To be honest: I’ve been avoiding you.
It’s been a long and challenging few months; challenging in a mostly positive way, but stress is still stress, and I haven’t had the words to really articulate what I’ve been experiencing.
That isn’t 100% honest, either: I have the words, I’m just lacking the readiness. So much of what I have to say lately seems very “woo- woo” to me- yoga and meditation and Buddhism and internal change, worldview and growth and expansion. I’ve been working on that Word Of The Year in a very serious way, and it’s been a wonderful ride. Every time I open my mouth to talk about this, though, I hear the words coming out and my inner critic shuts me down. You sound like a stupid hippie, she tells me. Stop being such a fucking Pollyanna is the constant refrain.
I love hippies, though. I love freaks and crunchy- granola types, I love artists and creative people, I love activists and yoga teachers and jugglers and musicians and magicians and actors and just plain old weirdos. I love my CSA and composting and Lisa’s amazing urban garden, I love wearing sensible shoes and handmade skirts, I love my job making things for other people to make their own things with, I love the cyclical concept of that work. I love to think about things like “cyclical concepts”. I love geeks and nerds and science- fiction jokes, I love color and noise and being outdoors. What the hell is wrong with being a hippie?
Why isn’t it okay for me to be a hippie, then? It’s what I am, and I know that, so why the reticence to discuss it?
It’s really about that Pollyanna thing, at the core of it all: this ingrained idea that if people knew how truly optimistic I am they’d dismiss anything I had to say. Even today, trying to explain how I see people (all intrinsically flawed, all intrinsically good) I found the words hard to say out loud. I know what I believe, and I know why I believe it, but it becomes hard to say in a world that is so busy being cynical.
I’m tired of hiding these thoughts and beliefs out of the fear of being laughed off, though.
In the interest of full disclosure:
I believe all human beings are inherently good.
I believe that when we behave badly, we are acting out of fear.
I believe Herbert was on to something good with the Litany Against Fear:
“I must not fear.
Fear is the mind-killer.
Fear is the little-death that brings total obliteration.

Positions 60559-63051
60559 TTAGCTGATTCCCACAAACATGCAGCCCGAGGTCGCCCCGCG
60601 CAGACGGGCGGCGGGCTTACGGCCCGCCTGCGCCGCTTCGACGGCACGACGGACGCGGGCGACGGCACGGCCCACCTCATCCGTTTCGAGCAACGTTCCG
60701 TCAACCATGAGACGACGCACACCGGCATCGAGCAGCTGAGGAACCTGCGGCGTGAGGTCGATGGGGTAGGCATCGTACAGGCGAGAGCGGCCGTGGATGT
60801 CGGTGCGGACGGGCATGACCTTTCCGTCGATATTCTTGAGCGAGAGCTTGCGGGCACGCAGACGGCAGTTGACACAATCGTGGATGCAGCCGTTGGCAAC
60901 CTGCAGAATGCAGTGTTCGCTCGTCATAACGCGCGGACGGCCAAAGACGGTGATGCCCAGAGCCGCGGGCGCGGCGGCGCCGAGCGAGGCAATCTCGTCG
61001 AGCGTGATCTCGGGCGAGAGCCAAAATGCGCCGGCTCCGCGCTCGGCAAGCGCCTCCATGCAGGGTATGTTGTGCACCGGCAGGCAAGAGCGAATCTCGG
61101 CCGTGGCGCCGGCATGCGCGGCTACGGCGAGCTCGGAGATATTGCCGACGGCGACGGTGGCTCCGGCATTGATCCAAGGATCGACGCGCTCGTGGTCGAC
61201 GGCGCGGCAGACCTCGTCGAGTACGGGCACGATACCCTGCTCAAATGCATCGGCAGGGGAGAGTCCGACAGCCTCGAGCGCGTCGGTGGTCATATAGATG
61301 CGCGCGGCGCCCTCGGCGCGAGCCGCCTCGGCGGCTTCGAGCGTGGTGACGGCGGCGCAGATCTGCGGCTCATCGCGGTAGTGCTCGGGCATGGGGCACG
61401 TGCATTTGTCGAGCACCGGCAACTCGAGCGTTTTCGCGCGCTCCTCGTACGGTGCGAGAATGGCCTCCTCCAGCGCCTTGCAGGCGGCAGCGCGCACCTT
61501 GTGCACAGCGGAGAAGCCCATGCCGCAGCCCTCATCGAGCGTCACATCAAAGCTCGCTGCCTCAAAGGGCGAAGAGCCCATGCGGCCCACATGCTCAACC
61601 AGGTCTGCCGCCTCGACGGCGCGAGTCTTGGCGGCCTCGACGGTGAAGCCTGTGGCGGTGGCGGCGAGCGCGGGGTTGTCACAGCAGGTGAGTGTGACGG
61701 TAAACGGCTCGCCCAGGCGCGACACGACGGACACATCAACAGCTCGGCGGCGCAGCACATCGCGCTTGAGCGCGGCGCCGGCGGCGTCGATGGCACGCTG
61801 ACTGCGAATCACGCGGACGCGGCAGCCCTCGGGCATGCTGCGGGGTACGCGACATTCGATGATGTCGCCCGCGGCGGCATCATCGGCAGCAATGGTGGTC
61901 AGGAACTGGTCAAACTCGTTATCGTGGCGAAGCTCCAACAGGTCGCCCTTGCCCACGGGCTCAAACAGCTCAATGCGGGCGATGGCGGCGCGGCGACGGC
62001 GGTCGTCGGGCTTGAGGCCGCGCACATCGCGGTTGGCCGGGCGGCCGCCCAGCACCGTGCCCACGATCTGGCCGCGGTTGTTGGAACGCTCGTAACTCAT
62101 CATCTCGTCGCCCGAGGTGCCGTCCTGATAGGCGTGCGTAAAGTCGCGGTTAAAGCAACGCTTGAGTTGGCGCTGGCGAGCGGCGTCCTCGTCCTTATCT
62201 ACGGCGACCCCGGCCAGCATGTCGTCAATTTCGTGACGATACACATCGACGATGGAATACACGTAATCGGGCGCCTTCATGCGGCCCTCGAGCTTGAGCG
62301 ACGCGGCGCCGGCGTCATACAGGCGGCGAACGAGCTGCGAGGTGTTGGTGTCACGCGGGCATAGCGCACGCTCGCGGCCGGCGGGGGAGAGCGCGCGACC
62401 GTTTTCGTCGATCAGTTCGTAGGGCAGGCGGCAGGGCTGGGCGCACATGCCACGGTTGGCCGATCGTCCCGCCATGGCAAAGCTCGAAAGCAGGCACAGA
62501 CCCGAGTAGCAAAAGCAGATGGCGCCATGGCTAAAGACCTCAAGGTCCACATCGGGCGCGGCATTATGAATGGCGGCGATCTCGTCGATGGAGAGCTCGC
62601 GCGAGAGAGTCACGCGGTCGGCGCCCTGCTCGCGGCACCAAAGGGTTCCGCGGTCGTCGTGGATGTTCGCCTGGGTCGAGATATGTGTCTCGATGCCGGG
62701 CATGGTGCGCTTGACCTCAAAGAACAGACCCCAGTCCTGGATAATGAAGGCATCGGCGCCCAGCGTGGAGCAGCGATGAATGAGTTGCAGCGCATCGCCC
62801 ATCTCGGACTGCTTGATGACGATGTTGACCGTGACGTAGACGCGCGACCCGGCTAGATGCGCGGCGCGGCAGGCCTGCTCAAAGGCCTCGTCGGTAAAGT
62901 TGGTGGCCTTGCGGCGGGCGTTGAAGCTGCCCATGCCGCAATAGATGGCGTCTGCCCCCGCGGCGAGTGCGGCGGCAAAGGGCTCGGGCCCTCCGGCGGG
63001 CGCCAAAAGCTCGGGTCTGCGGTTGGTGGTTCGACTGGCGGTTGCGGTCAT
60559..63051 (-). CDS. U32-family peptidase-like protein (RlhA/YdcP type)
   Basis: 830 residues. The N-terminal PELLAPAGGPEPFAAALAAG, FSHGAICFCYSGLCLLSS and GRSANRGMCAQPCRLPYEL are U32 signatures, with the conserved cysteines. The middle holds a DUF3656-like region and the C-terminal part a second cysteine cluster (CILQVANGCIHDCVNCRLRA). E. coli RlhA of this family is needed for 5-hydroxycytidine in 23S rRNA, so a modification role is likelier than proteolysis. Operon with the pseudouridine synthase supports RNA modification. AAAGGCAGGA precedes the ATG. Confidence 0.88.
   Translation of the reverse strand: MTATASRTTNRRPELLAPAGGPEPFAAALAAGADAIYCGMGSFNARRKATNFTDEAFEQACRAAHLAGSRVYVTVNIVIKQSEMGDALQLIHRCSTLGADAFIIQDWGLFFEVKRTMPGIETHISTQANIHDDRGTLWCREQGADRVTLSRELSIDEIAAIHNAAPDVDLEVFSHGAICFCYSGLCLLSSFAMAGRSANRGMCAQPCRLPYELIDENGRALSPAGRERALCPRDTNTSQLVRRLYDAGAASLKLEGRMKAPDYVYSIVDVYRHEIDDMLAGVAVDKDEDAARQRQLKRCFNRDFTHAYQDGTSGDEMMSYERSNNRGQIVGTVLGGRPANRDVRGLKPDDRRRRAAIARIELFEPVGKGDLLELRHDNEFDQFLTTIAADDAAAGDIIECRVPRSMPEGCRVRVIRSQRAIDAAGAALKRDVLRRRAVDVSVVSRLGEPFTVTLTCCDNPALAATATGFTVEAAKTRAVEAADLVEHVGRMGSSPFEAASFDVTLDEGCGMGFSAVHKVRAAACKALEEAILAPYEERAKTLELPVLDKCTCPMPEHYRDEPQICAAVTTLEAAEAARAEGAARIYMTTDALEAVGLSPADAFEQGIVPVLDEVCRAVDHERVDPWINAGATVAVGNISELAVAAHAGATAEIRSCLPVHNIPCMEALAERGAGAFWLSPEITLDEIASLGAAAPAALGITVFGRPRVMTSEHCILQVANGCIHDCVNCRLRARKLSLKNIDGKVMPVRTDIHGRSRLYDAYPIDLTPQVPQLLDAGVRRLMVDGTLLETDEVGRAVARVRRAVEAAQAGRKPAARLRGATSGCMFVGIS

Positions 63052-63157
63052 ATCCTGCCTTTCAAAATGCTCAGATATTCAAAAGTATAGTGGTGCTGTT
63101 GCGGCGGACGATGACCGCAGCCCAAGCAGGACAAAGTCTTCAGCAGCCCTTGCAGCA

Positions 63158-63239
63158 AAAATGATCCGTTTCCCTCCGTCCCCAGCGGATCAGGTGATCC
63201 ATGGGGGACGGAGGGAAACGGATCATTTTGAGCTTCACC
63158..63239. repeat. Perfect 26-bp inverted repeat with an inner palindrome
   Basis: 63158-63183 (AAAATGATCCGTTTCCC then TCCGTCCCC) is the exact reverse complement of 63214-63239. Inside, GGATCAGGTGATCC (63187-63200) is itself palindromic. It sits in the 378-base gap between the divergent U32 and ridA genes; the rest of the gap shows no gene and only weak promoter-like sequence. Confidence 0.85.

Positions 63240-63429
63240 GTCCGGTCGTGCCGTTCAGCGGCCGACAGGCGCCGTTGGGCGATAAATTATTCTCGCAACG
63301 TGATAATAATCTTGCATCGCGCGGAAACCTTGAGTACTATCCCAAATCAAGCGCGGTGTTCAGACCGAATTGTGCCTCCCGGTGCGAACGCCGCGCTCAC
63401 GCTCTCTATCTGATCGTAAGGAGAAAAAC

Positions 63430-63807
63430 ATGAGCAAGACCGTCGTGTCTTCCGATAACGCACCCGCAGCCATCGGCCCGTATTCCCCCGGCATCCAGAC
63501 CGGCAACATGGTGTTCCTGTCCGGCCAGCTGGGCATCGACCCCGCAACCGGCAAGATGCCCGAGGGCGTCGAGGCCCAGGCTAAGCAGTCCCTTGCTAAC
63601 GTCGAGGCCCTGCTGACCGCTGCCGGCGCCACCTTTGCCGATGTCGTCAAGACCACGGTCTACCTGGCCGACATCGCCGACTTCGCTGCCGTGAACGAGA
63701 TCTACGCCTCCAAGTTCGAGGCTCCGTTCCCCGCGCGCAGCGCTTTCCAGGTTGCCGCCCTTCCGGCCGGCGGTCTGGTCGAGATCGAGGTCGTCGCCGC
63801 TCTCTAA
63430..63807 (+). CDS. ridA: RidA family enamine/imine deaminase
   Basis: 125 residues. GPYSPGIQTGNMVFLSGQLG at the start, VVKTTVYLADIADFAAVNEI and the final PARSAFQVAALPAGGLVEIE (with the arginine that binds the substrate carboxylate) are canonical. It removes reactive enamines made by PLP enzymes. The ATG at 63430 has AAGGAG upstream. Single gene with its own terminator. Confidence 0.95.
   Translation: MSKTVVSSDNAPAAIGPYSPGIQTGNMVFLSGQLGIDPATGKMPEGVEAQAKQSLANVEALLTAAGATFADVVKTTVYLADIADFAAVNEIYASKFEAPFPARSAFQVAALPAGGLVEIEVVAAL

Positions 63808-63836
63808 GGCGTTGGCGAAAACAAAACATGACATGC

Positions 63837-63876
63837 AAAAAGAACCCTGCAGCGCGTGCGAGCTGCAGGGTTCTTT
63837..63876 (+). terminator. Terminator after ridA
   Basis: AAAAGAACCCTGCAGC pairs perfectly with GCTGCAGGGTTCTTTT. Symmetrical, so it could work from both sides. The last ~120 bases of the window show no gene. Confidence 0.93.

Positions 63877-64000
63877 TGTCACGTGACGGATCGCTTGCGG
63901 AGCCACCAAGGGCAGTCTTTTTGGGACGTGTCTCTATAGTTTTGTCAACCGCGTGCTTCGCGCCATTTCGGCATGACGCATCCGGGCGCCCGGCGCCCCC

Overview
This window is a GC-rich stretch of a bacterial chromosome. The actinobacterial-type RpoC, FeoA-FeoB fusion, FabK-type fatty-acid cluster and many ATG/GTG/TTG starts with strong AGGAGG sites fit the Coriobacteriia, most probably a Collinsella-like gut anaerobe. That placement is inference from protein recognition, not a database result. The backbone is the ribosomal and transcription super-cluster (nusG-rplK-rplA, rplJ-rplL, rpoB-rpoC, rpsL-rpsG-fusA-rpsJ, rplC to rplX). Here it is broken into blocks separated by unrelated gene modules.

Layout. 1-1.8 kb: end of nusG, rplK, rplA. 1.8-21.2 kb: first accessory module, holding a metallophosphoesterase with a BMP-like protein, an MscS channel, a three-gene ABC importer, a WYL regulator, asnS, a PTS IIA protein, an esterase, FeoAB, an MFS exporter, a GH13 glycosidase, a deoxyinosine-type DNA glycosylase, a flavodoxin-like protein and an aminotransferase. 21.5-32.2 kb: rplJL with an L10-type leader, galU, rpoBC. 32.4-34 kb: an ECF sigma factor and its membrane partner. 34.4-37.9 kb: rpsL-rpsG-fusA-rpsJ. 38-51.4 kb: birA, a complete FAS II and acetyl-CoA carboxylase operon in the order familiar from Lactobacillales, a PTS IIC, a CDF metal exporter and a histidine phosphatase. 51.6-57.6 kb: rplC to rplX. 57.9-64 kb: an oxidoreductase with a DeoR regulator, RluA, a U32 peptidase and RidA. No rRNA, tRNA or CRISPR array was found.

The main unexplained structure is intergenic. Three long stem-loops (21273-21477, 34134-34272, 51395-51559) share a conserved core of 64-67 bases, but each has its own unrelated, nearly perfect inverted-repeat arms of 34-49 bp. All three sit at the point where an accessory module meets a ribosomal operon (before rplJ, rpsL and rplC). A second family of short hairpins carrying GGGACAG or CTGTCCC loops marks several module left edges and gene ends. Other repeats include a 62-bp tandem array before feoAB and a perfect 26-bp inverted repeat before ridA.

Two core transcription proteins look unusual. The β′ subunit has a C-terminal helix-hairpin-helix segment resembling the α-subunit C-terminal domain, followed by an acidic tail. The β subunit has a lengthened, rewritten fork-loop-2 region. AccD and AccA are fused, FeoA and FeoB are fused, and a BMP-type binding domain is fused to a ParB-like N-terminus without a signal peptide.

I will face my fear.
I will permit it to pass over me and through me.
And when it has gone past I will turn the inner eye to see its path.
Where the fear has gone there will be nothing.
Only I will remain.”
I believe we can all be so much more than we’ve ever imagined.
I believe that there’s no single right way.
I believe we are all amazing.
I believe in small kindnesses.
I believe in the beauty of impermanence.
I believe that no one is past the point of redemption.
I believe that kindness, compassion and courage are more powerful than a gun.
I believe in focus.
I believe in stillness.
I believe it is always better to try.
It isn’t that I don’t see the horror of our current state. I see it. I’ve lived closer to it than most of the people I know; I know what it looks like, what it smells like, what it sounds like, and I know we can do better. In Afghanistan I was fortunate enough to witness individuals who had nearly no voice being brave in order to help people they did not know- because it was right, and at great risk to themselves. Soldiers, civilians, and Afghans all had these moments of pure, brilliant and shining generosity: willing to risk themselves for the sake of others.
I saw the other end, too; the stinking, cruel, brutal end of us, the part that rampages and rips and ruins, and that’s the genesis of my fear theory. Those people- the destroyers- they we all so afraid, and although it is hard, I struggle to view them with compassion. Somewhere along the way, something went wrong and they never regained their footing, and that is terribly, awfully sad.
There were more brutal moments than those of kindness and compassion, but the moments of goodness were so much brighter, better, more significant. Fear is small: it shrinks and hardens us, it kills new growth and strips us back to our core instincts- kill or be killed. Courage expands us: it puts us “out there”, allows us to see and be seen, to grow, to assist, to learn, to help and share and protect. It leaves us vulnerable to attack, working in direct opposition to our core animal instincts, and the decision to put effort in that direction is remarkable, beautiful, and can change the world.
I believe in us. I believe we can do better. I believe I can be better: I believe I can let go of these inhibitions, the awful creeping fear that someone might roll their eyes when I open my mouth. If they did, so what? It’s only a gesture: keep fucking talking. Keep saying it, keep doing it, keep living it, because this is mine, and this is what has been put to me to do.